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RRRs: Graphic Novels – Part 2

Continuing on yesterday’s thread of RRRs for graphic novels, here is part two!

1.       The Unwritten: Tommy Taylor and the Ship that Sank Twice – Mike Carey

Cover - The Unwritten Tommy Taylor and the Ship that Sank Twice

Star Rating: * * * * *

The Unwritten is one of my favourite graphic novels series, and this standalone prequel did not disappoint. Tommy Taylor and the Ship that Sank Twice gives readers a deeper glimpse into the mind of Tommy’s father. At the same time, a huge chunk of the Tommy Taylor story is revealed. Themes and plots that were hinted at in the main series are shown in detail, and this background helps readers make sense of what is happening to adult Tommy. I also really enjoyed seeing how the Tommy Taylor story was an amalgamation of so many different stories. A definite recommend for fans of the series!

2.       Blacksad – Juan Diaz Canales, Juanjo Guarnido

Cover - Blacksad

Star Rating: * * * * *

Have you ever wanted to read a set of noir mysteries about anthropomorphic animals? Well, you should because Blacksad is amazing. Canales and Guarnido capture the feel of the genre perfectly, and the art is absolutely stunning. I was amazed at just how detailed and carefully composed this volume is, and the mysteries themselves were enjoyable and touched on important themes including racism and political corruption. This incredible book is vying for a spot on my top graphic novels of all-time list.

Who could say no to this amazing art?

Blacksad Art Example

 3.       Uglies: Cutters – Scott Westerfeld, Devin Grayson, and Steven Cummings (Illustrator)

Cover - Cutters

Star Rating: * *

The Uglies is a four book series by Scott Westerfeld that dealt with a dystopia where everyone was made pretty, but brain damaged in order to maintain social order. The books starred Tally Youngblood, a girl who tried to protest the system, but kept finding herself used by those in power. It was an interesting and fun series, but I always thought that Tally’s friend Shay was far more interesting than Tally herself. This graphic novel series, therefore, was made for me. Grayson and Cummings retell the Uglies story through the eyes of Shay, a character that is actually quite a bit more active in her choices than Tally, and they do so in the form of a manga.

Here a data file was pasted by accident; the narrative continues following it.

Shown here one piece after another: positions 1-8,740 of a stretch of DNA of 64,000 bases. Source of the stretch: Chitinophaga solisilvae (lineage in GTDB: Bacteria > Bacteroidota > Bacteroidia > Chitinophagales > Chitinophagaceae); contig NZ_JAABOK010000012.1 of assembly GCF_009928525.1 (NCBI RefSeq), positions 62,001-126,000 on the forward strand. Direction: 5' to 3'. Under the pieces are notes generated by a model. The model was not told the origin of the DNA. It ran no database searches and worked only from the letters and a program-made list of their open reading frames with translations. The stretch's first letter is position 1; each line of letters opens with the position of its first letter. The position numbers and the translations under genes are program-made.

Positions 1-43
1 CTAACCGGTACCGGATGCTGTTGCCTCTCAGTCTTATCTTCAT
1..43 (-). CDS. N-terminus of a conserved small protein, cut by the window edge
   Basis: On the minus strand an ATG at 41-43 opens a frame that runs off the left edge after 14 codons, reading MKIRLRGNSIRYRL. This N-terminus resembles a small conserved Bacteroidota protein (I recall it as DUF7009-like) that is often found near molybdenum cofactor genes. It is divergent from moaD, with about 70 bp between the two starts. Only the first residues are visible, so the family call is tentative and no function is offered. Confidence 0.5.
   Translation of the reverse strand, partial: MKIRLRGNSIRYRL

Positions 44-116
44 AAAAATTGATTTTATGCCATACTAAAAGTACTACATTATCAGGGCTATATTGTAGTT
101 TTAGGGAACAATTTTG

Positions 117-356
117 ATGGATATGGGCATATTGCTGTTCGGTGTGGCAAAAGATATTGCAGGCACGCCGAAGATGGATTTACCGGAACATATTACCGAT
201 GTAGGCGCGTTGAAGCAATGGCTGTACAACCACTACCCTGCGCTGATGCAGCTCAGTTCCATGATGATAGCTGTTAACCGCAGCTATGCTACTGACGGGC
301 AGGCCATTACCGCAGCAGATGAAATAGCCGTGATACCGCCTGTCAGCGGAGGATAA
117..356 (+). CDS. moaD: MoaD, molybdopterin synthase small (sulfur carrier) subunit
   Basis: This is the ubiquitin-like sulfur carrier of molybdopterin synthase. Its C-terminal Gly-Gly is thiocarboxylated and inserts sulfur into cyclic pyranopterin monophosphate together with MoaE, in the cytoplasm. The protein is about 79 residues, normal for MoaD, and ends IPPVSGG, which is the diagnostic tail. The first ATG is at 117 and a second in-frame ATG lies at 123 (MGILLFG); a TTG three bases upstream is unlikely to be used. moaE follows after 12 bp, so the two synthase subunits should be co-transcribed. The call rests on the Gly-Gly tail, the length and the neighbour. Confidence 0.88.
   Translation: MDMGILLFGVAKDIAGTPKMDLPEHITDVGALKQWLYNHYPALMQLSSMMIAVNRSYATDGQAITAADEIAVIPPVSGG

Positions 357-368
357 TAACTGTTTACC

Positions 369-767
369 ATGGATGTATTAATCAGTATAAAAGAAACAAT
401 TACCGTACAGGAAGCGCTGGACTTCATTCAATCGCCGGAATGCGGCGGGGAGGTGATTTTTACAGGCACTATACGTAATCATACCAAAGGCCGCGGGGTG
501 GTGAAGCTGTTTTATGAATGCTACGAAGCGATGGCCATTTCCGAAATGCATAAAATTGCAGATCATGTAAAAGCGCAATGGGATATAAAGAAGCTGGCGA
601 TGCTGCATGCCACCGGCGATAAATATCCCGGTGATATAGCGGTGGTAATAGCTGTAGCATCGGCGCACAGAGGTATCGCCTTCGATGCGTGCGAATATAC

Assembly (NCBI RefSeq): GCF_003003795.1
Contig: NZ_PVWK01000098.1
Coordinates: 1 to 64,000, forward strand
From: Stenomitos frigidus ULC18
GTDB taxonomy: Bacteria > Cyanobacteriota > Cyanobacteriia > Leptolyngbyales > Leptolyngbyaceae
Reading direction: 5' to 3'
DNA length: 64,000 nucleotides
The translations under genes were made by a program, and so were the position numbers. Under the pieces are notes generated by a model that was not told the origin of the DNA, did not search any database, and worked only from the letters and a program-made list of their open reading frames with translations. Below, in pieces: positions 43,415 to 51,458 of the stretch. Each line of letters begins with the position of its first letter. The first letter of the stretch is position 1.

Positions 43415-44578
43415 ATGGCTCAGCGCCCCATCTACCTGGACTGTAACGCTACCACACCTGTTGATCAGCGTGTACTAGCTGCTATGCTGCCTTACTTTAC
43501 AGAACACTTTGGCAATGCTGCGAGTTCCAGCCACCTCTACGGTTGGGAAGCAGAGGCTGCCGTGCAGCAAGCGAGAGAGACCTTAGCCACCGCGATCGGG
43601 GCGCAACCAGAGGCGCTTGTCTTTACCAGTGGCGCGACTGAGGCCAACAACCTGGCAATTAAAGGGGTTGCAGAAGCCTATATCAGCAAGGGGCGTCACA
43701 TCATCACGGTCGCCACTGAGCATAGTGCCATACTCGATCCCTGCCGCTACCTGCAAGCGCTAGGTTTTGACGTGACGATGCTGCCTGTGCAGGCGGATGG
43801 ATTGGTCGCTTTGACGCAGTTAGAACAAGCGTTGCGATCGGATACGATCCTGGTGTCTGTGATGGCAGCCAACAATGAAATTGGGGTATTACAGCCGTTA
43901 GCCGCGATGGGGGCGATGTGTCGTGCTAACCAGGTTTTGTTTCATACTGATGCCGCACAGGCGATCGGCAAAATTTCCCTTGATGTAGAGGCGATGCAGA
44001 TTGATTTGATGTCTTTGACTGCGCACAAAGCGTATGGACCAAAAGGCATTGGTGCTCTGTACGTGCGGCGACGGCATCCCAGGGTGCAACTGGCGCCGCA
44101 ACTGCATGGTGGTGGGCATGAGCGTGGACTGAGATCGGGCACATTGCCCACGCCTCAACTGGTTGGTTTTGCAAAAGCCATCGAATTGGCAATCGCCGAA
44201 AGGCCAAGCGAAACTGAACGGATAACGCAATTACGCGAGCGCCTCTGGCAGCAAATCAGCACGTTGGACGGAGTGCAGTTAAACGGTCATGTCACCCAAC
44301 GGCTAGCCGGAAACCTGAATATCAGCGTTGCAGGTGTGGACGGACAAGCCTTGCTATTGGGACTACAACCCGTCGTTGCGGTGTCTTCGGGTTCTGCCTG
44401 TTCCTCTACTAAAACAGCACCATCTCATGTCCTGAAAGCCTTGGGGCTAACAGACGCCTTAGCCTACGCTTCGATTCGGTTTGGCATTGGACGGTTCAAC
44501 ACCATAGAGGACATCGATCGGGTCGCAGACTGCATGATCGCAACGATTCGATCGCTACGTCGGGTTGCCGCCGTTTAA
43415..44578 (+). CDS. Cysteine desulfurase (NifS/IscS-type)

Cutters is the second volume of the Shay series, and while I enjoyed the first retelling, this one was not quite as enjoyable. The problem with a retelling is managing to keep the story interesting without repeating everything that went on in the original work. Unfortunately, Cutters loses this balance, and the story is choppy and feels incomplete. These narrative choices make it difficult to follow what is going on, even if you’ve read the original series. I also found the art to be a detriment to the story. In this volume, Tally and Shay are pretties, young adults who have undergone extensive plastic surgery to become aesthetically perfect. However, the manga style that this story is drawn in makes it hard to distinguish pretties from uglies! I would recommend this book for fans of the series, but I hope that volume three addresses some of these problems.

4.       Jim Henson’s Tale of Sand – Jim Henson, Jerry Juhl, and Ramon K Perez

Cover - Tale of Sand

Star Rating: * *

If I was rating this book solely on the art, it would have received a five star rating. The illustrations are gorgeous in their fluidity and delicateness. The story, however, is lacking. A dude is trying to make it across the desert and a bunch of weird stuff happens to him (including some racist caricatures). It’s not really a story so much as a collection of emotional vignettes, but since I felt no connection to the characters, it was hard for me to engage with these feelings. I’m glad this was a library read rather than something that I purchased since I am unlikely to reread it again.

5.       Habibi – Craig Thompson

Cover - Habibi

Star Rating: *

Craig Thompson is one of the super stars of modern graphic novels, and Habibi is widely seen as an absolutely stunning piece of work. I, on the other hand, loathed it and couldn’t even bring myself to finish. While the art is beautiful and detailed, showing that that the author spent a lot of time researching his subject, it’s also sexually exploitive, and the themes that the novel brings up make me very uncomfortable.

The story centers on the tale of Dodola and Zam, two refugee slave children who are attempting to survive on their own. Dodola is a highly sexualised character, often portrayed naked and in sensuous poses. However, she is raped multiple times, and engages in sex work to ensure that she can feed Zam and herself. Zam falls in love with her, and I had to stop reading around the point where he begins to fantasise himself as the one who is assaulting Dodola. It is rare that I don’t finish novels that I start, but flipping through the rest of this behemoth of a book showed me that Dodola was going to undergo more exploitation, and the way that it was presented made my stomach churn as her naked body was portrayed in a sexualised manner that did little to showcase the violence of what was happening to her. I was also very uncomfortable with the racist implications of much of the novel. All in all, this is one of my least favourite graphic novels, and I can’t in good conscience recommend it.